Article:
The strained atmosphere reminded me of their wedding earlier in the same year. Even worse had been the invitation to the pub after the civil ceremony. Despite dreading the thought of attending that dismal event, I was in good spirits because I’d just received some paperback copies of my first-ever published book.
Let me see, he said, holding it at arm’s length and scrutinising the cover as if he were consulting a menu in a restaurant.
Later, unable to endure the tuneless karaoke singers and his vulgar antics, I sat in the other bar with one of our mutual friends who’d already requested a signed copy of my book. Given that this cultured man was born in Algeria and spoke perfect French, we had a long and enjoyable conversation about Albert Camus and his unfinished work, The First Man, which I’d only just read in an English translation. The handwritten manuscript was found in the wreckage of the Facel Vega sports coupe in which both author and publisher died. The vehicle had veered off the trunk road for no obvious reason and crashed into a plane tree.
The next day, the phone rang. He began in his usual irritating fashion with trifling pleasantries. Then he moved on to the real reason for the call. His wife had been upset, he said. According to him, she felt I’d been disrespectful. Yes, that was the word he mentioned – disrespectful. She was devastated that I’d undermined their special occasion by bringing along my books with the intention of selling them to the guests. In effect, I was being portrayed as some sort of petty criminal. That alone should have alerted me to the machinations that were taking place behind the scenes. Sometimes such things only make sense in retrospect.
At the bonfire night party, I ended up chatting with another of his friends who I used to see quite regularly when I went shopping in town. He’s a chef at the local hospital, so he likes to use the best ingredients when he’s cooking for himself at home. He’s one of those people who still buys his meat from a reputable butcher, not from a supermarket. In short, he appreciates good quality food.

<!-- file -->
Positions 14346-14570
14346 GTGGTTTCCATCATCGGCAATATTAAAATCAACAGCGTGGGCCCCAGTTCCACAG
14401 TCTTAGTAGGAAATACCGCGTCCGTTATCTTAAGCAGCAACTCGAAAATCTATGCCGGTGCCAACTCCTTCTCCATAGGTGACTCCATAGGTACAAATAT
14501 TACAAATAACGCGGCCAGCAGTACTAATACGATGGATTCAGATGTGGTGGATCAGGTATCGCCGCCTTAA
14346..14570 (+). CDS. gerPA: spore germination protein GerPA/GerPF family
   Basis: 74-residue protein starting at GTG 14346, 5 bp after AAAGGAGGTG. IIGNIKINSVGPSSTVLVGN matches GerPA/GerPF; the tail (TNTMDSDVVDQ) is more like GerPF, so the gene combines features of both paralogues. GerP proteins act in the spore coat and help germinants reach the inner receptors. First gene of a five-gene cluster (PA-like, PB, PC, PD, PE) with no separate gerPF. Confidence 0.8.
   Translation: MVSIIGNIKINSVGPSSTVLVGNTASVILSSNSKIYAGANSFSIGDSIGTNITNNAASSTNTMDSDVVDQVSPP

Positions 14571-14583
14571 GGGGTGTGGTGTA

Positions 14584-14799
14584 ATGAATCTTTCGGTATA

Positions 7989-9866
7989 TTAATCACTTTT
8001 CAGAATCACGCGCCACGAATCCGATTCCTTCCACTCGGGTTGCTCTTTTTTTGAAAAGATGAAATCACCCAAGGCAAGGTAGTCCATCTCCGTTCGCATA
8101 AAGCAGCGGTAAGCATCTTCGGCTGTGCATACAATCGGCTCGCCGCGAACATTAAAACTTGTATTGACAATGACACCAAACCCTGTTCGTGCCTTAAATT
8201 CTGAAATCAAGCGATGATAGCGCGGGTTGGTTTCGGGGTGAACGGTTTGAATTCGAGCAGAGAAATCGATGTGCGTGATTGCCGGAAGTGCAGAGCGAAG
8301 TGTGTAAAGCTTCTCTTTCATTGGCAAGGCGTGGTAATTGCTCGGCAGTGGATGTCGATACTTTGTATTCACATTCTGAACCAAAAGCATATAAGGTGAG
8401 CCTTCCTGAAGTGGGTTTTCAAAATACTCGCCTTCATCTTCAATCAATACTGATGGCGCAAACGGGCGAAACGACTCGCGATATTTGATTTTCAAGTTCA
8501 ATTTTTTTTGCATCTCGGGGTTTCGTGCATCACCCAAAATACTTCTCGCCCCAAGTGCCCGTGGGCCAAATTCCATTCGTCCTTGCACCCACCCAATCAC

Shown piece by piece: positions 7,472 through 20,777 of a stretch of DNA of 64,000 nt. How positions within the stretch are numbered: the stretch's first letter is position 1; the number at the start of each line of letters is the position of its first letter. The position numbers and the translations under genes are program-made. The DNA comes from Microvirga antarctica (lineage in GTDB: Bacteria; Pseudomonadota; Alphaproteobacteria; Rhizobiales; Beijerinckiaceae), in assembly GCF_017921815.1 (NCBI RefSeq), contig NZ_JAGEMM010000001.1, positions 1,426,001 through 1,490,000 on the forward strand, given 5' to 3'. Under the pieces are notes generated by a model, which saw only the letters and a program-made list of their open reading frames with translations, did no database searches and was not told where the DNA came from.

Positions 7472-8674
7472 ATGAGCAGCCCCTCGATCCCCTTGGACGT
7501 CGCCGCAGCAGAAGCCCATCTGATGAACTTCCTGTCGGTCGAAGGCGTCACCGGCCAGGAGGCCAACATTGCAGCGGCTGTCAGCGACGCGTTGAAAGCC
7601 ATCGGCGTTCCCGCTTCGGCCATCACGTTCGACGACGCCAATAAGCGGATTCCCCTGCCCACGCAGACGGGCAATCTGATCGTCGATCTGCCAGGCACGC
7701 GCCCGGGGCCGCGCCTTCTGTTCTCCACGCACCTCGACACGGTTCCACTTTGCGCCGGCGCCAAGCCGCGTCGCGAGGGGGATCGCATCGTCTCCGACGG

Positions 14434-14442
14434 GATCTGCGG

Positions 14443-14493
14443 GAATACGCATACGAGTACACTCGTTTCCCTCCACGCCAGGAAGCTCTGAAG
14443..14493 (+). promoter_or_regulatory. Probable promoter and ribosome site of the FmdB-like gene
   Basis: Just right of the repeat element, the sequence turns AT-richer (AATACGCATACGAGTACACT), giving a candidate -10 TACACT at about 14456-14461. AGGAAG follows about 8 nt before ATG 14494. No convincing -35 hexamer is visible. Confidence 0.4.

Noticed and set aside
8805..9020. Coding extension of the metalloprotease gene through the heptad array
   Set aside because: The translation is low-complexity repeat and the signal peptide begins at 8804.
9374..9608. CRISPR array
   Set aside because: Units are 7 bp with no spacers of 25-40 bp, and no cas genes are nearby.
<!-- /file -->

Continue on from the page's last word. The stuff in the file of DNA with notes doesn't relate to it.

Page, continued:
Two hours was about my limit – just long enough to show my face. I therefore planned to leave on the stroke of ten o’clock. It’s not as if I wanted to be there. When friendship is reduced to a meaningless act that no longer possesses any spark of fellow feeling, you know there’s no point in trying to hang on to it.
Thankfully, there were no fireworks that evening: the intermittent rain showers and squally gusts of wind soon put paid to that idea and also provided me with an ideal opportunity to depart. As I walked back home through a veil of persistent drizzle, the thought of standing outside in the dark holding a lit sparkler and waving it about in a joyless fashion was simply abhorrent.
The next day, he contacted me. It’s always the next day these things tend to happen, and it was, after all, the same sequence of events as before, so I shouldn’t have been surprised. Two people, he said, had reliably informed him I’d made fun of the spread. Since the catering had been his wife’s specific area of responsibility, my comments had naturally wounded her, even brought her to tears. Once again, he was using his wife as a blunt weapon with which to assault me.
I assured him that these anonymous people of whom he spoke – for they were never actually named – must have misheard or misinterpreted my words. Despite those four ample glasses of cheap red wine, I knew what had been said, and, importantly, what hadn’t. There’s nothing wrong with my memory.
Such manipulative behaviour is well-known these days. Simply make your victim believe things which are patently false and then convince him, little by little, to question his grasp on reality. It’s a familiar and effective technique. But I’m too long in the tooth to fall for that sort of thing.
Pascal said that all human evil comes from a single cause: man’s inability to sit still in a room.
How right he was.